Let’s create another column in the data, the split fraction, which measures the degree to which each runner negative-splits or positive-splits the race.

data['split_frac'] = 1 - 2 * data['split_sec'] / data['final_sec']Code language: Python (python)

Where this split difference is less than zero, the person negative-split the race by that fraction. Let’s do a distribution plot of this split fraction:

sns.distplot(data['split_frac'], kde=False);
plt.axvline(0, color="k", linestyle="--")Code language: Python (python)
Visualization with seaborn
sum(data.split_frac < 0)Code language: Python (python)

Out of nearly 40,000 participants, there were only 250 people who negative-split their marathon.

Let’s see whether there is any correlation between this split fraction and other variables. We’ll do this using a pairgrid, which draws plots of all these correlations:

g = sns.PairGrid(data, vars=['age', 'split_sec', 'final_sec', 'split_frac'],
                 hue='gender', palette='RdBu_r'), alpha=0.8)
g.add_legend()Code language: Python (python)
Visualization with seaborn

The difference between men and women here is interesting. Let’s look at the histogram of split fractions for these two groups:

sns.kdeplot(data.split_frac[data.gender=='M'], label='men', shade=True)
sns.kdeplot(data.split_frac[data.gender=='W'], label='women', shade=True)
plt.xlabel('split_frac')Code language: Python (python)
Visualization with seaborn

The interesting thing here is that there are many more men than women who are running close to an even split! This almost looks like some kind of bimodal distribution among the men and women. Let’s see if we can suss-out what’s going on by looking at the distributions as a function of age.

A nice way to compare distributions is to use a violin plot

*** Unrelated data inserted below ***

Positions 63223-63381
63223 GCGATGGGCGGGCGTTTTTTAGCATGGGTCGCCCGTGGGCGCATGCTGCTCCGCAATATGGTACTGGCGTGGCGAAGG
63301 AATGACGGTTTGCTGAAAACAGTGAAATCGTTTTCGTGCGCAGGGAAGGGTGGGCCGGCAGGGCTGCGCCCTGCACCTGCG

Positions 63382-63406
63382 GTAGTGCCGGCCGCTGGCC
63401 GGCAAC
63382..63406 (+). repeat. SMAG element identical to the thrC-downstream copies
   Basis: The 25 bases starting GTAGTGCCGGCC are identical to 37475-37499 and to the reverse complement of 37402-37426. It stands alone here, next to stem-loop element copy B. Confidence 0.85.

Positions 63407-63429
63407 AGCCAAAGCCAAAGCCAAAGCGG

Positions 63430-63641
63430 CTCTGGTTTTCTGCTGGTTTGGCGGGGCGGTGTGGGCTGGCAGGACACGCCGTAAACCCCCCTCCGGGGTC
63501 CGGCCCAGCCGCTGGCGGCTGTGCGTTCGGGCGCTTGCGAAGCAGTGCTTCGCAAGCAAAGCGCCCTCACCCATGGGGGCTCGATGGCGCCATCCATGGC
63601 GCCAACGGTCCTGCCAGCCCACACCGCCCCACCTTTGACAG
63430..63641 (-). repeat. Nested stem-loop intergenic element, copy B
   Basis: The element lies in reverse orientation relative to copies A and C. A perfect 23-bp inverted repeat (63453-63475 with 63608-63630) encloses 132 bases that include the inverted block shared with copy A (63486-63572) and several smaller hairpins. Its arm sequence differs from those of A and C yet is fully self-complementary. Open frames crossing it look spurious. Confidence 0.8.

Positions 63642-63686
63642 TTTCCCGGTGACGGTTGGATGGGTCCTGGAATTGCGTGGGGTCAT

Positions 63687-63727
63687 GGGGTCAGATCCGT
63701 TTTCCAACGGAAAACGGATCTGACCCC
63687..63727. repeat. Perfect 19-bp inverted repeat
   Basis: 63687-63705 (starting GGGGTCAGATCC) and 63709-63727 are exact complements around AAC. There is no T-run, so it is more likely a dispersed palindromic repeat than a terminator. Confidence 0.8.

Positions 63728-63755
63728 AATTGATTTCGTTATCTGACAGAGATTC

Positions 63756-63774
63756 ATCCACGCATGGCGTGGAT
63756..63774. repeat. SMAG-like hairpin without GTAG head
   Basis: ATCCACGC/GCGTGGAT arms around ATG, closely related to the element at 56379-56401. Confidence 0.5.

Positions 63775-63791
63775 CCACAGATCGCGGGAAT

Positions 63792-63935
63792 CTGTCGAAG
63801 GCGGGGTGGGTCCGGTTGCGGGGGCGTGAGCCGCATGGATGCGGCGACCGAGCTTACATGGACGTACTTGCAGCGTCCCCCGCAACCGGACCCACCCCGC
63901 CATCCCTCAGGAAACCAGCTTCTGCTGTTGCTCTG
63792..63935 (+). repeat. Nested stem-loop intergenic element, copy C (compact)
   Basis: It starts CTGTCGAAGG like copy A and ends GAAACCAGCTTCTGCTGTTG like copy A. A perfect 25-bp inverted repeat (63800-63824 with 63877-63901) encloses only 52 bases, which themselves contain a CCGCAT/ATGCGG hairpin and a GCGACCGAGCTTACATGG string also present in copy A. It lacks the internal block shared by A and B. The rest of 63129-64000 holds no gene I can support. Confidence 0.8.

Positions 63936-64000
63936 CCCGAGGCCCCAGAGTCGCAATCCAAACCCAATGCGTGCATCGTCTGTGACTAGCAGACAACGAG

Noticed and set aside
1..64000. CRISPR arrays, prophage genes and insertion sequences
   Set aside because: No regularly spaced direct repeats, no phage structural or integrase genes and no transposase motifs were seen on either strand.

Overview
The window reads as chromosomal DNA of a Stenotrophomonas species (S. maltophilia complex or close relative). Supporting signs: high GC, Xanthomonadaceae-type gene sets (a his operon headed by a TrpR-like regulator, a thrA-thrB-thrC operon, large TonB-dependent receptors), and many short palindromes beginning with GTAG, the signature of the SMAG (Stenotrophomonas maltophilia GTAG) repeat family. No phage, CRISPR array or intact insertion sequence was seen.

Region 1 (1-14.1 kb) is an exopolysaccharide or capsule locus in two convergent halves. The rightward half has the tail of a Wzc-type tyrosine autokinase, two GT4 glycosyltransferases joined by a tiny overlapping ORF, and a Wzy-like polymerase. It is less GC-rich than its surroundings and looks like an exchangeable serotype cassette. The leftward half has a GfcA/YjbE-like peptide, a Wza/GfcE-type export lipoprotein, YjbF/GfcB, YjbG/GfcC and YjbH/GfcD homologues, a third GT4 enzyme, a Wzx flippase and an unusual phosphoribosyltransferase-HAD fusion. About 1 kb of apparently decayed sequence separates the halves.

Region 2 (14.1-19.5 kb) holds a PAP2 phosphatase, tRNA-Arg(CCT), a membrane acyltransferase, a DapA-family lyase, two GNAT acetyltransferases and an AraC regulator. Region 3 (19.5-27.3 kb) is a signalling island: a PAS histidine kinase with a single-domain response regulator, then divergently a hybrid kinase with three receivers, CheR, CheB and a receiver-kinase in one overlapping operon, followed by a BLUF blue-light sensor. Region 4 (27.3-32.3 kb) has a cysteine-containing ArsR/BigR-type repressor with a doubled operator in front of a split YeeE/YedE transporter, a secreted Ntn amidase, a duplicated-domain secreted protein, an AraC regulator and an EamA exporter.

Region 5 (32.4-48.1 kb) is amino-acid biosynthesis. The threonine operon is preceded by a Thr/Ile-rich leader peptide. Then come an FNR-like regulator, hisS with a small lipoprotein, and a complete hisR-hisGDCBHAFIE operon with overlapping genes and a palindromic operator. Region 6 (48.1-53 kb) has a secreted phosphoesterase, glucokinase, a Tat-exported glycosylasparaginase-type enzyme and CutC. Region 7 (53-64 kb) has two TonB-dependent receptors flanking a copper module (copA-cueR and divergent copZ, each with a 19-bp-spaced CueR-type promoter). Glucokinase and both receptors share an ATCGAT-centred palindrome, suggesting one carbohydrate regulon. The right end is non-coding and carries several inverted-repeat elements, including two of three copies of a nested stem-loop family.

sns.violinplot("gender", "split_frac", data=data,
               palette=["lightblue", "lightpink"])Code language: Python (python)
Visualization with seaborn

This is yet another way to compare the distributions between men and women.

Let’s look a little deeper, and compare these violin plots as a function of age. We’ll start by creating a new column in the array that specifies the decade of age that each person is in:

data['age_dec'] = age: 10 * (age // 10))Code language: Python (python)
men = (data.gender == 'M')
women = (data.gender == 'W')

with sns.axes_style(style=None):
    sns.violinplot("age_dec", "split_frac", hue="gender", data=data,
                   split=True, inner="quartile",
                   palette=["lightblue", "lightpink"])Code language: Python (python)
Visualization with seaborn

Looking at this, we can see where the distributions of men and women differ: the split distributions of men in their 20s to 50s show a pronounced over-density toward lower splits when compared to women of the same age (or of any age, for that matter).

Also, surprisingly, the 80-year-old women seem to outperform everyone in terms of their split time. This is probably because we’re estimating the distribution from small numbers, as there are only a handful of runners in that range:

(data.age > 80).sum()Code language: Python (python)

Back to the men with negative splits: who are these runners? Does this split fraction correlate with finishing quickly? We can plot this very easily. We’ll use regplot, which will automatically fit a linear regression to the data:

g = sns.lmplot('final_sec', 'split_frac', col='gender', data=data,
               markers=".", scatter_kws=dict(color='c')), y=0.1, color="k", ls=":")Code language: Python (python)
Visualization with seaborn

Apparently the people with fast splits are the elite runners who are finishing within ~15,000 seconds, or about 4 hours. People slower than that are much less likely to have a fast second split.

I hope you liked this article on Data Visualization with Seaborn, feel free to ask questions related to seaborn or any other topic in the comments section.

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Aman Kharwal
Aman Kharwal

I'm a writer and data scientist on a mission to educate others about the incredible power of data📈.